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Royal Navy Deploys More Medical Personnel to Bahamas

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RFA Mounts Bay transfers relief supplies ashore (Royal Navy)

By The Maritime Executive 2019-09-09 18:59:43

The Royal Navy has deployed a team of an additional 18 medics to the naval auxiliary RFA Mounts Bay to provide humanitarian assistance to the Bahamas. Mounts Bay is operating off the northern Bahamas in support of the relief effort on Grand Bahama Island and the Abaco Islands. 

The extra 18 medics are military personnel who normally work with the UK National Health Service and deploy overseas as needed. The team will provide emergency medicine, intensive care and surgery to those in need - a higher level of care than that presently available aboard the Mounts Bay. 

“The Role 1 medical team is there to support personnel on the ship with everyday illnesses and undertake emergency care whereas we are there for life-saving damage-control surgery and resuscitation," said Lieutenant Commander Anna De-Saint, the team's commanding officer. “A lot of our kit is already on the platform, including all the medical equipment, drugs and surgical equipment. One of the most important thing we are taking out there is blood."

The UK is working with other partners in the region, including the U.S. Coast Guard, whose helicopters have refueled on RFA Mounts Bay. The Coast Guard was one of the first relief agencies on scene, and it has rescued more than 300 survivors to date. 

The U.S. Navy has not yet received a formal request from USAID or U.S. Northern Command to assist in the relief effort, and its capabilities have been standing by. The amphib USS Bataan and her escorts are on a training mission in the Atlantic and could bring 2,200 Marines, an air wing of heavy lift helicopters and space for 600 hospital beds to the effort. Senator Marco Rubio (R-FL) has called on USAID to enlist the help of the hospital ship USNS Comfort and the USS Bataan Amphibious Readiness Group as soon as possible. 

"Vertical-lift of those who are injured and require treatment by trained professionals is the only solution until debris is cleared and on-shore resources can be stood up. The USNS Comfort, and its crew of trained medical staff, flight deck and ability to desalinate water, would be ideal," Sen. Rubio wrote. "[Comfort] could be reassigned to the Bahamas and provide short-term medical treatment as runways and ports come back online. Additionally, the Bataan Amphibious Readiness Group, already in the area, has ships that are also capable of providing air lift and medical support."

Death toll expected to rise

Response efforts continue for the northern Bahamas, which were hit hard by extreme winds and high storm surge from Hurricane Dorian last week. The official death toll stands at 45, but the number is expected to rise dramatically as search and recovery operations continue.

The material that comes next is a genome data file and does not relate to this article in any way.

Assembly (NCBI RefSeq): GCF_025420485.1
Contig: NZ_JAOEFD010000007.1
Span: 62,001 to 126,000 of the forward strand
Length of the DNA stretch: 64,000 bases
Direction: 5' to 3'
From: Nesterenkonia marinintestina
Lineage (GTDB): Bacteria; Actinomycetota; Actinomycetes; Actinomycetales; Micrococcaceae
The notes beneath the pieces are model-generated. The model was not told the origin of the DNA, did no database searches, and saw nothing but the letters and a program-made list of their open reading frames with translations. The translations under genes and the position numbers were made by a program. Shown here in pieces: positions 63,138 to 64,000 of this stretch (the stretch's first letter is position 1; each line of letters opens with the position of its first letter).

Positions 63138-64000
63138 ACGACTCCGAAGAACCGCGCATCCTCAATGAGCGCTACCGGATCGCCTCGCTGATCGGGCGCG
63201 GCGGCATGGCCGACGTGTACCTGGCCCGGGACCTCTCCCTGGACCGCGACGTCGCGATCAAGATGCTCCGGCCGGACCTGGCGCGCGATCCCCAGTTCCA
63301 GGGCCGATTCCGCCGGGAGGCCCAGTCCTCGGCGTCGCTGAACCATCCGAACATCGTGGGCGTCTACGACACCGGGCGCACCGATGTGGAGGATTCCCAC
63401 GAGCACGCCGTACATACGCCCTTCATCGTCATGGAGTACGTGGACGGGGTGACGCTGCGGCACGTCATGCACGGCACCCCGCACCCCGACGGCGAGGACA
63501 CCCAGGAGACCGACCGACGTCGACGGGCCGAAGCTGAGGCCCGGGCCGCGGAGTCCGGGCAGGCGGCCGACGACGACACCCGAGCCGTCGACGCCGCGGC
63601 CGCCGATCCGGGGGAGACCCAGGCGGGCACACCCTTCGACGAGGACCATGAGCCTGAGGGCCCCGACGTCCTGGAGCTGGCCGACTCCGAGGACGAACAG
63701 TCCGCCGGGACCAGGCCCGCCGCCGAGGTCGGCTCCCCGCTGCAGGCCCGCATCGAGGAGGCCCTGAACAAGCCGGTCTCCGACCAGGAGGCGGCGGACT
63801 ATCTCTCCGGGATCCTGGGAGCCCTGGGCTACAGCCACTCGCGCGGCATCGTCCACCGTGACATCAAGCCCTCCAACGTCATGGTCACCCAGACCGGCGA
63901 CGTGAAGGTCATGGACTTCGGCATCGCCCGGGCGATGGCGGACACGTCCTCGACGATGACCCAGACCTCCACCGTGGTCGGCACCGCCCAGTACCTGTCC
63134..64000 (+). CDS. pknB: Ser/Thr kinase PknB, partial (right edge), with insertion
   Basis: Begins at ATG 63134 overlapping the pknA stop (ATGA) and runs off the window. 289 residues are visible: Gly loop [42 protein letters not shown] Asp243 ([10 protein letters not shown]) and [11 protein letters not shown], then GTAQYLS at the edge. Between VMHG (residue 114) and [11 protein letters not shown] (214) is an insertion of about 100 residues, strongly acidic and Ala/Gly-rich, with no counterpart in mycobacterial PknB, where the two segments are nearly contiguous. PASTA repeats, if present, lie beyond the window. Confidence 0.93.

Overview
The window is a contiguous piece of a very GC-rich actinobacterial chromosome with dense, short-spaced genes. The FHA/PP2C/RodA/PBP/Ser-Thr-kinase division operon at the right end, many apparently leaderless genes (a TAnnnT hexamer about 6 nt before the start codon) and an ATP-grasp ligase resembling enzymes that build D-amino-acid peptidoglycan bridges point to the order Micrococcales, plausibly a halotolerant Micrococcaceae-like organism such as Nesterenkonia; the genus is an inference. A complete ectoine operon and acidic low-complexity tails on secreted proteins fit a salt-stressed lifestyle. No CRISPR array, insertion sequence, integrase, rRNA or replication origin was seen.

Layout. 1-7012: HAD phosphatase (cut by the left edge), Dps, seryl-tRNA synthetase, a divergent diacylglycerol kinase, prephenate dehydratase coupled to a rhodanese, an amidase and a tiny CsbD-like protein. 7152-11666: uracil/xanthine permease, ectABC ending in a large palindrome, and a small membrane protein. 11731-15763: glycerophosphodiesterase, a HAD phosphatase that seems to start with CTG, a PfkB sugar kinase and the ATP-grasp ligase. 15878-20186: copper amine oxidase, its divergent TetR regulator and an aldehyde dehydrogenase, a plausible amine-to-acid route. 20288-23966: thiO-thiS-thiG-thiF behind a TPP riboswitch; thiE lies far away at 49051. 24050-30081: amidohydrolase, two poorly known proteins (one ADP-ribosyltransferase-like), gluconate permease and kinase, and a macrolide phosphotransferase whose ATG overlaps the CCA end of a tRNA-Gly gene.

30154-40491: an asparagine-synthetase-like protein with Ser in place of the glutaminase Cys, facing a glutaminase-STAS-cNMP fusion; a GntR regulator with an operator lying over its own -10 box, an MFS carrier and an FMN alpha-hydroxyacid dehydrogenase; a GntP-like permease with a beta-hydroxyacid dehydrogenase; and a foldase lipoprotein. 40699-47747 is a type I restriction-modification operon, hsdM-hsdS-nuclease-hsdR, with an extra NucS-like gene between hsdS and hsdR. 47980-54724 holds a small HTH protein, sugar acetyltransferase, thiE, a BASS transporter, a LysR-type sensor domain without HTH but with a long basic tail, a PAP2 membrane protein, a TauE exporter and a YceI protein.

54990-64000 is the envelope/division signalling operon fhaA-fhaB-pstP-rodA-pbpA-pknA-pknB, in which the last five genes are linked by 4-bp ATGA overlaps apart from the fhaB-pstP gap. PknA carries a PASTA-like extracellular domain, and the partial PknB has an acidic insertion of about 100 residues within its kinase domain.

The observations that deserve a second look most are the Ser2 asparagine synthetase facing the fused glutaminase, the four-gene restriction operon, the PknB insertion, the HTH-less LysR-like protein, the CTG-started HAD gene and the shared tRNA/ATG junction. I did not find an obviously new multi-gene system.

About 3,500 people have been evacuated from Great Abaco Island, where homes and businesses were nearly obliterated by the storm. An estimated 60 percent of the buildings in the town of Marsh Harbour were destroyed, and two makeshift communities built by Haitian migrants were effectively flattened. No businesses on Great Abaco are operating, and widespread looting has been reported. 

Some Bahamian nationals with valid passports have evacuated to the United States, including at a number who were carried across by private boat operators and processed by U.S. Customs and Border Protection. However, a group aboard a Balearia ferry that attempted to cross Sunday night experienced paperwork difficulties, leading to media controversy and confusion over documentation requirements. 

Customs and Border Protection says that entry requirements have not changed, and it has called on air and maritime passenger operators to coordinate with the U.S. Embassy in the Bahamas and with CBP prior to departure. The agency highlighted a recent successful voyage conducted by the cruise ship Grand Celebration, which brought hundreds of pre-screened Bahamian nationals to Florida with no customs difficulties. 

Equinor pledges spill cleanup

Norwegian oil company Equinor's terminal on Grand Bahama Island suffered damage in the storm and released a limited quantity of oil into the environment. In a statement Monday, Equinor said that its experts in the Bahamas, the U.S. and Norway are coordinating response and damage mitigation efforts, including efforts to reduce the impact on nature and wildlife.

A team of experts on oil spill response is now on site and making preparations, accompanied by security personnel, Equinor said. Two cleanup vessels are en route from Louisiana with 43 oil spill response personnel and cleanup equipment. Equinor expects the vessels to arrive within several days. More personnel are mustering in Florida and will arrive in about two days' time. 

Equinor says that it has no indication that the spill is ongoing, and it does not believe that it has affected beachfront areas or the ocean. 

Courtesy Equinor